David Jacoby
Boston Strategies International
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Low-Cost Supply Chain Execution Capability Key to Project Success

Fri, 02/01/2019 - 17:22

Q: What are BSI’s greatest strengths according to its renewable power-generation clients?

A: BSI offers strong solutions in supply-chain sustainability for renewable energy projects. We have the ability to measure, analyze and reconfigure the supply chain of renewable projects to ensure a lasting positive impact on the environment through low carbon footprints, including the EPC portion of the projects. Our project development capability enables us to help finance project management companies through a bundle solution involving financing, project management and EPC work, as an end-toend integrated service. BSI’s analytical frameworks to evaluate different regulatory models, decades worth of consulting for the supply and demand chain, contracting methods, including other supply and demand coordinating mechanisms within the electricity and natural gas value chains are also part of the company’s major assets. This is particularly true in the context of Mexico’s Energy Reform and the requirements of the country’s infant energy market.

Q: How can developers craft profitable projects with decreasing package prices in the long-term electricity auctions?

A: This is not just a Mexican problem, it is a global conundrum. While European prices tend to be more on the higher safety margin, Latin America and the Middle East are definitely hitting low bids, driving costs to new, unseen lows. Caution must reign supreme when analyzing these costs. Price offers cannot be assessed without thoroughly dissecting the contracts in their entirety and understanding what was done to get the price to that level, from using their reliability targets or local content commitments to tweaking cost reductions and margins or cost-cutting in some potentially dangerous way, risking either performance or safety. We are seeing a slight leveling-off in PV and wind power costs on a kWh basis, after these came down 
dramatically in the recent past. We anticipate it will further drop but at a slower rate. Industry heavyweights will survive because they can soften overhead, design and engineering costs across multiple projects globally. Local players, as much as we might like to see them win, cannot necessarily build to the scale sufficient enough to bring costs down to a level that will win an auction.

Q: Where is the fine line between cost reduction and optimal long-term performance in renewable energy?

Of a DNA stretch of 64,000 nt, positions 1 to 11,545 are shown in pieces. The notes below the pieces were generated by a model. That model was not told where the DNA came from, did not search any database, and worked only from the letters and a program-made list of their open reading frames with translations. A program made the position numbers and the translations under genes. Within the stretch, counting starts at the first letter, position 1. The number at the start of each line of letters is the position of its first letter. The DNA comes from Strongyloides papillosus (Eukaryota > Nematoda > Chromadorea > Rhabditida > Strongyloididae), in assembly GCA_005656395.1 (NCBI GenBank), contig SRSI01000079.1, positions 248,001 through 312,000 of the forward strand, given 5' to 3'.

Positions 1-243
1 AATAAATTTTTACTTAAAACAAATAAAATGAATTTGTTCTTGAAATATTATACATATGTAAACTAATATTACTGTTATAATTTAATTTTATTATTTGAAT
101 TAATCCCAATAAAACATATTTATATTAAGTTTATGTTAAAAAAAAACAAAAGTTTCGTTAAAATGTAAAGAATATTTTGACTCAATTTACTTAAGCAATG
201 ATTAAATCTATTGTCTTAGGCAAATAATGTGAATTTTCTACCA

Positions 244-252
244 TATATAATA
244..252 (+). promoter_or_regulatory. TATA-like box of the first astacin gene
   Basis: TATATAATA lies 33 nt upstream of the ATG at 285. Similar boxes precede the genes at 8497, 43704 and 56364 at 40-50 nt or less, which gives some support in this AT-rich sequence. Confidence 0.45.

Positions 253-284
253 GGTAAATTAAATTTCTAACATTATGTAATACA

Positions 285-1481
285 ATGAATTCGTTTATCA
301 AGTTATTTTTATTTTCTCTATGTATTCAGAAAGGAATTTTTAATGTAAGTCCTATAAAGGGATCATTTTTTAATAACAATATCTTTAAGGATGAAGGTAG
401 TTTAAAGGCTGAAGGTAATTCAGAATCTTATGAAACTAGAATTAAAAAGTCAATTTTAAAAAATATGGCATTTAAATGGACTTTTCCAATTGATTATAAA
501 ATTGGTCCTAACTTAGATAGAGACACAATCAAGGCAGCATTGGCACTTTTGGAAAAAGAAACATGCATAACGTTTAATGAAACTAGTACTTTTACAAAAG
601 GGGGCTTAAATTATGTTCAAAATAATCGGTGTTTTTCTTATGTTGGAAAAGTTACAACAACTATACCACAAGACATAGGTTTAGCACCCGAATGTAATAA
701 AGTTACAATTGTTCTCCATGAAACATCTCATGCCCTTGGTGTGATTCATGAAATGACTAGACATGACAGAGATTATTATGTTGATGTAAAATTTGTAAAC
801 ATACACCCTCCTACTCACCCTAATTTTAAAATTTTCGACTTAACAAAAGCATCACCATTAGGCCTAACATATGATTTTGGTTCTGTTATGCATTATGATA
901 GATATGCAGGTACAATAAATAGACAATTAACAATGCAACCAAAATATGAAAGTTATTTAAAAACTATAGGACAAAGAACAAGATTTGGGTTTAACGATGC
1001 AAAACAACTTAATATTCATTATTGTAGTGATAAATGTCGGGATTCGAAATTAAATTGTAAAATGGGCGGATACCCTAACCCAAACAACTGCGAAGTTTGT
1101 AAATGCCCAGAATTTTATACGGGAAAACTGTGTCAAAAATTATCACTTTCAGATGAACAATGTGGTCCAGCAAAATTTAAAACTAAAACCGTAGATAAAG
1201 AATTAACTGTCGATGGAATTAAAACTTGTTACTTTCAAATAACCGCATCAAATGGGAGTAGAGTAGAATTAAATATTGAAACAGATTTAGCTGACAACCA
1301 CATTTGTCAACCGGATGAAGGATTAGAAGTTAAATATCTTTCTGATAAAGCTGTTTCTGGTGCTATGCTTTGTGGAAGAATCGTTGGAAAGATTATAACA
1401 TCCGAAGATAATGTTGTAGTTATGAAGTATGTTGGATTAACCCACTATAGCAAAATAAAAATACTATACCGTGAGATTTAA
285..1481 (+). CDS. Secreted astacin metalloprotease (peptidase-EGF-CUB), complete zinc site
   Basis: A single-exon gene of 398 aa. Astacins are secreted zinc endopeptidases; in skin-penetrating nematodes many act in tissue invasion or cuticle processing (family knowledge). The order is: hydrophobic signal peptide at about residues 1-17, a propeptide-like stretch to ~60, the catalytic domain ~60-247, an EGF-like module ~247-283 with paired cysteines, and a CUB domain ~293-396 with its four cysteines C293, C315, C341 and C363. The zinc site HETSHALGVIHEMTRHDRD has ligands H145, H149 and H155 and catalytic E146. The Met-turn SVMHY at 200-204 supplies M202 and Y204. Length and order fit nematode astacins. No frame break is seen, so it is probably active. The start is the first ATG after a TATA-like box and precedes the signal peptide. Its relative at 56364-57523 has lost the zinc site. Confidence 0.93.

A: Effective project management requires low-cost supply chain execution capability, which is why several BSImanaged projects in a PMC capacity are a blend of local and international content that optimizes the cost position of the project’s construction, with quality as the primary benchmark. The end result is upfront analyzed and modeled costs, environmental impact and operating performance of the entire process, including capital, engineering, construction and operation throughout a project’s life cycle to ensure that fine line of quality in every stage and still win the bid.
Q: What are the prevalent regulatory hurdles your clients face when setting up shop in Mexico?

A: The common denominator is energy storage and its absence from the country’s regulatory framework. Another significant issue revolves around how to configure the regulatory framework of natural gas power generation and distribution when the sources of demand are evolving so dramatically. Natural gas is experiencing changes in volume and trade profiles that are shaping the market, such as MexicoUS trade volumes that are at levels that were not foreseen and are raising several complex challenges for regulation. In the case of electricity, the emergence of electric vehicles, which require charging stations, distributed generation and smart homes and cities offer new opportunities to feed into the grid through bidirectional schemes. But these also raise equally challenging power demand profiles that need regulating and that require new standards that are still at the drawing board stage. Power demand and supply coordination practices are set to shift dramatically, which raise not only technical, data mining and IT questions but legal, privacy, ethical and regulatory issues as well.